Judges in Philadelphia have voted to appoint Elliott Greenleaf lawyer Kelley Hodge to fill out the remainder of District Attorney Seth Williams’ term in office. The Thursday vote comes on the heels of Williams’ stunning plea deal with federal prosecutors on bribery charges.

Hodge, a onetime Philadelphia assistant district attorney, will become the first African American woman to lead the office in its 167-year history.

If Hodge’s name sounds familiar, that’s because she made headlines in 2012 as Governor Tom Corbett’s Safe Schools Advocate for the School District of Philadelphia, and later served on the Pennsylvania Joint State Commission on Violence Prevention.

Hodge earned her law degree from the University of Richmond, working as a defense lawyer and public defender in Virginia. She joined the Philadelphia DAO in 2004 as a prosecutor, working there for eight years. Later in her career, Hodge would teach law at Drexel University.

Her appointment to the Safe Schools Advocate role came at a delicate time, as several high-profile school violence incidents had rocked Philadelphia in prior years. Hodge initially described her tenure there as “victim-focused” but would later distinguish herself by supporting progressive disciplinary measures, eschewing automatic suspensions and “zero tolerance” policies in favor of conflict mediation and prevention.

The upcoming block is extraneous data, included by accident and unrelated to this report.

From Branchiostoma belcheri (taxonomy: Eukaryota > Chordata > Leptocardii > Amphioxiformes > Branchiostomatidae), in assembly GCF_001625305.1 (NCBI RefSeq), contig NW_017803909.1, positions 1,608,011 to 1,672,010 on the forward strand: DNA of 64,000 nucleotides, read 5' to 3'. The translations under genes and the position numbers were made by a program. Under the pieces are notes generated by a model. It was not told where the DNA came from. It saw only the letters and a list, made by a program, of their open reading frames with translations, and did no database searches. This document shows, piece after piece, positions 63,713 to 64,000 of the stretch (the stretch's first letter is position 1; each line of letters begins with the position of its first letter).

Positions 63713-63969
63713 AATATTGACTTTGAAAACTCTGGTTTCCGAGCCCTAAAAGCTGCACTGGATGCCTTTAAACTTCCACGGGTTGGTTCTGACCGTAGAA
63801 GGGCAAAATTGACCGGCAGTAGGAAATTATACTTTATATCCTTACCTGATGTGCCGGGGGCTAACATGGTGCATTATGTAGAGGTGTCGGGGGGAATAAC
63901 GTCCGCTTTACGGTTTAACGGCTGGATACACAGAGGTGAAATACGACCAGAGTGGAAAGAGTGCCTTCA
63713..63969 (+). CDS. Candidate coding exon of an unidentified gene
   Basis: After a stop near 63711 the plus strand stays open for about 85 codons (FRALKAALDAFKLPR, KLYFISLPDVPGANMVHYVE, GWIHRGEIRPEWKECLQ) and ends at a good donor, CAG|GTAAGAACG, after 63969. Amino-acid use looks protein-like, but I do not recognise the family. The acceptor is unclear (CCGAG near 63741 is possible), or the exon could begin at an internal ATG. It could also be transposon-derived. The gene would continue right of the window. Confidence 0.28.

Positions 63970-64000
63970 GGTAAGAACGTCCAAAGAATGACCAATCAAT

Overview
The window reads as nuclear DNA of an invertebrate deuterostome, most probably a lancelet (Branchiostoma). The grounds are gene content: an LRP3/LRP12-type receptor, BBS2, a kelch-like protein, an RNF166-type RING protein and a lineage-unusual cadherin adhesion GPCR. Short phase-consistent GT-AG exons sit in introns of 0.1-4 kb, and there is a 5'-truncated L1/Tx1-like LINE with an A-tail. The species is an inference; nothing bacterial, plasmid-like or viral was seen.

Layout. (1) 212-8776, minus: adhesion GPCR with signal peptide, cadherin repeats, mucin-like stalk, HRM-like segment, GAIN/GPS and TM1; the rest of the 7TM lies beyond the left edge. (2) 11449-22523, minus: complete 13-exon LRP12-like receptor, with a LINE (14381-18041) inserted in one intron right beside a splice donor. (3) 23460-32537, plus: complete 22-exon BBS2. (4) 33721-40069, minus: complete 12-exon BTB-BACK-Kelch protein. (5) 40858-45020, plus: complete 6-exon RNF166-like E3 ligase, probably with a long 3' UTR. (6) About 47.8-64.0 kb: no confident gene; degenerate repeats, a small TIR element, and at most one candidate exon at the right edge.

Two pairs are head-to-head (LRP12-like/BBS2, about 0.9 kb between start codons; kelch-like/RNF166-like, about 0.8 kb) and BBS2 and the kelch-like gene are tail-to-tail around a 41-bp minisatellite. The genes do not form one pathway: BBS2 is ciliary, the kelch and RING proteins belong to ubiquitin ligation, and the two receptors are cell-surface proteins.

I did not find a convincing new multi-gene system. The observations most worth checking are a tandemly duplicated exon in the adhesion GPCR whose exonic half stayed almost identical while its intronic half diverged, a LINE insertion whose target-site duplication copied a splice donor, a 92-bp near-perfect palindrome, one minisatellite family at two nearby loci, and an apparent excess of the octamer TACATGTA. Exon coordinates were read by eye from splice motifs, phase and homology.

An undergraduate alumna of the University of Virginia, Hodge also served a brief stint as her alma mater’s first Title IX diversity officer, not long after 2014 rape allegations rocked that campus. Until her appointment Thursday, Hodge worked in the white collar litigation unit at Elliott Greenleaf, which she joined last year.

The Montgomery County native currently serves on the boards of Villanova Law’s Institute on Commercial Sexual Exploitation, the Community College of Philadelphia’s Center for Law and Society, and the PA Innocence Project, which seeks to exonerate wrongfully convicted men and women.

As Hodge prepares for her short term leading the troubled office, Democrats Larry Krasner and Republican Beth Grossman continue to vie for the top slot in the November general election to succeed Williams. 

Sources have told City&State PA that Krasner’s camp had heavily backed Hodge’s candidacy – although the vote was theoretically apolitical. Yesterday, rumors surfaced that a bloc of female, African-American judges had also united behind Hodge shortly before candidate interviews held on Wednesday afternoon.